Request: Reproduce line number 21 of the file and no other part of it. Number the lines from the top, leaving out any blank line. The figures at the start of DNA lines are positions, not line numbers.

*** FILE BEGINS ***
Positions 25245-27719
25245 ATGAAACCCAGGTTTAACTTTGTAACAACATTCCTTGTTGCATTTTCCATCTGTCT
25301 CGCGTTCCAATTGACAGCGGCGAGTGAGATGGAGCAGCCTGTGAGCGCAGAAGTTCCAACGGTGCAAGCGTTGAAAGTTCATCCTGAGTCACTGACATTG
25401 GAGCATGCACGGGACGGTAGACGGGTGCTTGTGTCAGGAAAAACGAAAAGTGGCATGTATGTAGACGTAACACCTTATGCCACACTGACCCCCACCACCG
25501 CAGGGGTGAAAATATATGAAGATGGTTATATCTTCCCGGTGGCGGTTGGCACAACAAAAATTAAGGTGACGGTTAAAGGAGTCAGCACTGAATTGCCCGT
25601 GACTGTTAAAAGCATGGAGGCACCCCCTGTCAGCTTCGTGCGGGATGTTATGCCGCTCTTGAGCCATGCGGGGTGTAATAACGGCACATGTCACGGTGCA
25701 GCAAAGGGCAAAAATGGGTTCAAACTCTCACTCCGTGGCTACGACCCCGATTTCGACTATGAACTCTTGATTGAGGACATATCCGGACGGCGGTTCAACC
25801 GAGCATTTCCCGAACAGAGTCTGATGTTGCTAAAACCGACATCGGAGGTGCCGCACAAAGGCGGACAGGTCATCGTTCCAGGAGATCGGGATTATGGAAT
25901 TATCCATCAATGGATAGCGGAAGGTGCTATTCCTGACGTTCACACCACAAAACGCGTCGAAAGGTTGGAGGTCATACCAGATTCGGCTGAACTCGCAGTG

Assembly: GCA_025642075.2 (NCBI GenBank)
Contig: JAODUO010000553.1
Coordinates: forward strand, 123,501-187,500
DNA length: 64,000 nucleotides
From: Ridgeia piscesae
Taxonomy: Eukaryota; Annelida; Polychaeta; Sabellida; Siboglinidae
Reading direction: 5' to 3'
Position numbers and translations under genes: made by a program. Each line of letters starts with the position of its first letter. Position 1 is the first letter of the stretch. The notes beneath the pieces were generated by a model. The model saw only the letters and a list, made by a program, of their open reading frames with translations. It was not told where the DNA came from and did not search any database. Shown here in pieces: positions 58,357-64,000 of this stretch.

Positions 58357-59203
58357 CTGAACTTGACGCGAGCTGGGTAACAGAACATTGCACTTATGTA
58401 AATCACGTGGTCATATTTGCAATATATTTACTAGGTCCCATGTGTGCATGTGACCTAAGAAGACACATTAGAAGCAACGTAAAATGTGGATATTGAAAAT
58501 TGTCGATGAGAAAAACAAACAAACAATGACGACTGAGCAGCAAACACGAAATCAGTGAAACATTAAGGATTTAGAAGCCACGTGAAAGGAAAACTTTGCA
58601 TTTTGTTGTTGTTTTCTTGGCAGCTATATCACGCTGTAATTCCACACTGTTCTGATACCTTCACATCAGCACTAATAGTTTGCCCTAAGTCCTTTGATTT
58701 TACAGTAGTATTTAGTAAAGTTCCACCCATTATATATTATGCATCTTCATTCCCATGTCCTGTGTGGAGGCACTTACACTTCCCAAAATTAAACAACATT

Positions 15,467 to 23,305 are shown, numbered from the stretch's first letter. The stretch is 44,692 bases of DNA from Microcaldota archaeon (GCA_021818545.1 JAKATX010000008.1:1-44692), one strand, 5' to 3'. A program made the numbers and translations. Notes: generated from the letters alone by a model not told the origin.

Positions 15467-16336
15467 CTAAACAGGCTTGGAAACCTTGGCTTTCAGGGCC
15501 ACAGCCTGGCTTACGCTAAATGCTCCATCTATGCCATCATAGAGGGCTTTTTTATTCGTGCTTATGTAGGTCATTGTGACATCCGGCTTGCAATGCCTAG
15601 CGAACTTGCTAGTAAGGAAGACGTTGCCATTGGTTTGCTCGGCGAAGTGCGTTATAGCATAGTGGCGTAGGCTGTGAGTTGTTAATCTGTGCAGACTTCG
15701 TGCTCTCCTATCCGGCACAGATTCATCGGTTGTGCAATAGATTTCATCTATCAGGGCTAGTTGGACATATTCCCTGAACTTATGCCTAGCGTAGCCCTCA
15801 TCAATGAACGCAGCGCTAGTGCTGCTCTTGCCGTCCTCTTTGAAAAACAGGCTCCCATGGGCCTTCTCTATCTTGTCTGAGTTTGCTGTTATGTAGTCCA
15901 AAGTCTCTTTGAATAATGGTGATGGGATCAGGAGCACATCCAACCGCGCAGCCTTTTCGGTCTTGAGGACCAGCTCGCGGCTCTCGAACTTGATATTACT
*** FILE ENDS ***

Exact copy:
58501 TGTCGATGAGAAAAACAAACAAACAATGACGACTGAGCAGCAAACACGAAATCAGTGAAACATTAAGGATTTAGAAGCCACGTGAAAGGAAAACTTTGCA